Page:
Rise of the Planet of the Apes (2011) – A Review


A review of the 2011 sci-fi film Rise of the Planet of the Apes starring James Franco, Brian Cox, John Lithgow and Andy Serkis

Rise of Planet of the Apes Caesar

It seemed like a perfect pairing – a retelling of the 1968 classic Planet of the Apes and Tim Burton. Well, that didn’t exactly pan out. After that cinematic disappointment it cooled me on the idea of rebooting the franchise and thought it was probably better off left where it was. However, that’s not what Hollywood does and inevitably it would try to reignite the franchise going back to the beginning of the Ape story in 2011’s Rise of the Planet of the Apes.

And you know what? It’s pretty good! Set in modern day San Francisco, James Franco is a scientist (never thought I would enjoy a movie with that casting decision) who creates a new drug to cure Alzheimer’s and save his father (John Lithgow) who is suffering from it.

After being given the drug his father shows signs of improvement and Franco finds himself the proud owner of a Caesar, a chimp who also has the drug racing through his veins. Soon he learns this ‘cure’ isn’t what he had hoped and it affects humans and apes much differently. The makings of an apes revolt take shape with Caesar leading the charge.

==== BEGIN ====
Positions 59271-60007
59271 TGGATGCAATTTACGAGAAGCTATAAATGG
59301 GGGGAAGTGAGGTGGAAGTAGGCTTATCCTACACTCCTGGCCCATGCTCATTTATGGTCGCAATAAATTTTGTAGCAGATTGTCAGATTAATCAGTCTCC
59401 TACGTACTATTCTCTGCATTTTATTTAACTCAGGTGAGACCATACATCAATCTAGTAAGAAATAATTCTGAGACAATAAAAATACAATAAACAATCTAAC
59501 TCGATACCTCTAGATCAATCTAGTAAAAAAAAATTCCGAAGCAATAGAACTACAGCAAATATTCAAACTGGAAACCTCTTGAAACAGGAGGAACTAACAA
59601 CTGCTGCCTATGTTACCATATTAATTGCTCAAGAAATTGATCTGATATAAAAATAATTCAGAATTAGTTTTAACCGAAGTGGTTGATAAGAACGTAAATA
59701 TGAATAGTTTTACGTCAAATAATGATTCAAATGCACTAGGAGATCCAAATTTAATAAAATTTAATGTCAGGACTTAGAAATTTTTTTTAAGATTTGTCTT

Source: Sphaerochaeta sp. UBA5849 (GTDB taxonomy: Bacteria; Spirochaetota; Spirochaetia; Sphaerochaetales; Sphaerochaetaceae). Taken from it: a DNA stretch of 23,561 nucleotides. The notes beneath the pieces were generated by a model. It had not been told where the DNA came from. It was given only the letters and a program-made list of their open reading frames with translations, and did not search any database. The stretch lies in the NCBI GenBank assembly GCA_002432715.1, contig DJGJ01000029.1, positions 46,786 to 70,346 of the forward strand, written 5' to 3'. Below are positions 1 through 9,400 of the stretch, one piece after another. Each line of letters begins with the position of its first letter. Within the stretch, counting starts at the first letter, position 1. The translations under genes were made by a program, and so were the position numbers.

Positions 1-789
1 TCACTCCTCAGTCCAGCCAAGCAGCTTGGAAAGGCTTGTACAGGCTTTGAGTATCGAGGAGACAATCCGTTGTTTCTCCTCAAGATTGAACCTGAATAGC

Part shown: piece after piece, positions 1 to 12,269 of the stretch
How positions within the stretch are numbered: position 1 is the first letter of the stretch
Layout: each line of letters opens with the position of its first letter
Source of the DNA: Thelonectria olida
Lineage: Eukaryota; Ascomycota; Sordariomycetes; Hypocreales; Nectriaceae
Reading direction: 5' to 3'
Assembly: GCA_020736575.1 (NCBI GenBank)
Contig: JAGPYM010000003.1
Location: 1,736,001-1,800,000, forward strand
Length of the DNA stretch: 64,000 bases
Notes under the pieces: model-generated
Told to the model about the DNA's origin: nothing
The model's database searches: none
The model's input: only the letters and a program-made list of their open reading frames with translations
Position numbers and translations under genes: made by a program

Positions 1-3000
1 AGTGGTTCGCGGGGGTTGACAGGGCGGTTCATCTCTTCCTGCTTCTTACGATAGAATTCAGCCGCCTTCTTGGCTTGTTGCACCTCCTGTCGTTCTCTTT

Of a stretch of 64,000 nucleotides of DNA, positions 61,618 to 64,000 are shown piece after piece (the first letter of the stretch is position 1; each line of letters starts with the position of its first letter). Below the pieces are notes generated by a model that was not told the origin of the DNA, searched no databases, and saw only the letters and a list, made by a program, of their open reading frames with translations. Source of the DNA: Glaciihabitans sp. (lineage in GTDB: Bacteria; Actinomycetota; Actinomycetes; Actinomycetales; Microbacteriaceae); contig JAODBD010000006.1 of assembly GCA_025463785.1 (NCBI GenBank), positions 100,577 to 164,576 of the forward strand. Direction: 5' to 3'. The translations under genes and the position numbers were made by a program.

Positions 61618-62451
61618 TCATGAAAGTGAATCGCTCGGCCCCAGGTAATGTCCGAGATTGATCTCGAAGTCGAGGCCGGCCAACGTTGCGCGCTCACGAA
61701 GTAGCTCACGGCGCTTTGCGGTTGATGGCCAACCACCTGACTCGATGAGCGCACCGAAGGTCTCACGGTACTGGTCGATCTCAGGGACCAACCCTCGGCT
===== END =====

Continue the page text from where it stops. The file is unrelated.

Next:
Although a new Apes movie would easily generate attention and interest, I initially didn’t expect much from it and it ended up being a surprisingly entertaining film. The cast are very good in their roles – Franco, Lithgow, Freida Pinto, Brian Cox, but the movie really belongs to Andy Serkis, whose motion-capture performance of Caesar sells the entire story.

He conveys Caesar’s confusion, affection, sadness and eventual anger throughout the entire film. This ape is not just a CGI creation, but is a character you sympathize with. It’s another brilliant performance by Serkis following his Gollum from the Rings trilogy.

The film does the occasional shout-outs to the original with a few nods – a quote, here a reference there – but they’re fleeting and nicely handled. In the end it sets the stage for a continuation to the story, which apparently there are plans for it. It would certainly be something I’d be interested in seeing.


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